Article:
I’m quite pleased I decided to start my trip in India with a visit to a national park, it’s been a highlight so far. It’s one of the easiest places to see tigers in the wild, although the chances of seeing one is much more likely in the dry season (May, ie right now).
In the dry season there is extremely limited amounts of water in the park, and the temperatures are typically 40C during the day. If your an animal, you need a source of water to survive and the safari trails that have been created typically have views of the watering holes the animals use. Only 20% of the park is actually open to tourists, but obviously if that 20% includes important water sources your going to have a better chance of spotting animals.
The park is divided into 10 zones, and as a tourist you can choose either zone 1-5, or 6-10. You never know the actual zone your going to be assigned, that’s done by a computer program. When your jeep picks you up at your hotel, you learn what zone your visiting for that particular morning/afternoon. I believe this was done to reduce bribery, IE if the officials were left to assign people to zones a “tip” would likely get you in a better zone. If a computer decides, at least theoretically it’s done fairly. There seemed to be some general talk that you could still bribe your way to a particular zone, but I never saw it happen and was never asked to give a bribe luckily.
The jeeps carry 6 people, and the trails are pretty rough as you would expect. The surface is mainly rocks and sand, meaning lots of dust is kicked up as each vehicle goes by. Each zone seems to get assigned around 6 jeeps, plus some larger trucks that carry 20 people. The park it’s self is in a valley, and even has an ancient fort within it.
The park does have many more animals than just tigers, in addition to tigers I saw lots of peacocks, monkeys, deer, birds and even an alligator. Since it’s a park and not a zoo, sometimes this is as close as you end up getting to an animal.
A close up of the same picture…
Most of the visitors to the park are Indians, I would say upwards of 90%. I encountered numerous people who have been on safaris over a 100 times over the years. Some of them seemed far more concerned with taking photos than enjoying the park or simply observing the animals. Canon L lenses were a common sight (Canon’s most expensive series of lenses), some people had lenses that would of cost upward of $8000 CDN. The typical Indian driving behaviour also carried over into the park, anything a driver could do to get even a few feet closer to some wild life was done – even if it meant cutting off another jeep or literally driving through brush. Since the jeeps were completely open, you had to be rather careful of stray branches coming into the vehicle. In parks in Canada, the general attitude is to observe wild life from a distance and not interfere with it – on Parks Canada website they recommend:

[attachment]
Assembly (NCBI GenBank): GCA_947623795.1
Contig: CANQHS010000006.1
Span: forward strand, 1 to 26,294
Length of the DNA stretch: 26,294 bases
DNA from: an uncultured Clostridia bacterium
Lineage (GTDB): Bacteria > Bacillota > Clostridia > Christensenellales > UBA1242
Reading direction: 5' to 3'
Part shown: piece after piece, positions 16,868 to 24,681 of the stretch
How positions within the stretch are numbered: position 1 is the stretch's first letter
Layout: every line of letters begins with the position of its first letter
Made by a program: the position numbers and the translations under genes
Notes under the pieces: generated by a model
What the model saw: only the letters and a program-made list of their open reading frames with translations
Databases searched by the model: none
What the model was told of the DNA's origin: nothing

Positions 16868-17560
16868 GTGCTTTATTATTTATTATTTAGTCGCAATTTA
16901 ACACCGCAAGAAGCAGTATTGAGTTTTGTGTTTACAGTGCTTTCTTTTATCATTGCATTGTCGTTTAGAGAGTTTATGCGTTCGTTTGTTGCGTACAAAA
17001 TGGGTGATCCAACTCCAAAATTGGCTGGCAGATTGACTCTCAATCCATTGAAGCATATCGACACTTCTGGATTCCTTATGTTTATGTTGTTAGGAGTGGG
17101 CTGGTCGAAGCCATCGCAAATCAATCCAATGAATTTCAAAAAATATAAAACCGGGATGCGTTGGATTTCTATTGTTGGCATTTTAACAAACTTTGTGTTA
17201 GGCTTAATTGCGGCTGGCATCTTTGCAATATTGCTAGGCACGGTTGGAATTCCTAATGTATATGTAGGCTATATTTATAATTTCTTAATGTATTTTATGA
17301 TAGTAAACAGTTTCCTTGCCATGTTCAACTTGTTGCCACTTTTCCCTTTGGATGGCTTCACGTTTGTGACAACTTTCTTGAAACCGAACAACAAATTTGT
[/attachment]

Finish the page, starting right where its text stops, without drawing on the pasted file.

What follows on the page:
Do not approach wildlife – stay 30m (3 bus lengths) away from elk and 100m (10 bus lengths) away from bear
Indians had the opposite attitude, the closer you can get the better. When you have 7 jeeps all jockeying for position observing a tiger from a few feet away, it felt like a zoo at times. That’s not to say it was a negative experience, but an attitude like Park’s Canada has would be much better. The tigers themselves really didn’t notice the jeeps, they acted almost exactly like house cats. They were completely indifferent to the jeeps presence and pretty much ignored them. The jeeps don’t carry guns, and being open if the tigers wanted to they could certainly kill the human occupants. However I never saw one actually approach one of the jeeps, and the people who had done 100’s of safaris claimed they had never seen a tiger attack a jeep. Given that there aren’t any stories on Google about tiger attacks there, I conclude it’s probably true. Certainly if you got out and tried to approach a tiger, that would still end badly. Impressively no one actually left the jeeps while viewing the tigers.
The question your probably asking, is what’s it like around the park? If you ever wanted to experience living in the green zone in Baghdad, but didn’t want to risk getting killed a visit to India is a must. The expensive (for India) hotels basically create small versions of the west inside them – they have excellent staff who are honest and won’t try and rip you off. The grounds are beautiful, trash is picked up, lawns are maintained, cows aren’t allowed to roam free and shit everywhere.
In between the park and the resort is the town of Sawai Madhopur, the town doesn’t have anything you would really like to visit. Since all meals are included in the room rate, you really never have a reason to leave the hotel aside from going on safaris. This is really the same kind of bubble many middle class Indian’s live in, condo projects are pretty big in India from the bits of Delhi and Jaipur I’ve seen. They are all gated with security checkpoints, much like the western hotels. For richer Indian’s, gated housing communities would also be available. For them, a driver picks them up and takes them through the real India and drops them off at another gated compound. Money helps you avoid the real India in which over 70% of Indian lives, many very poorly.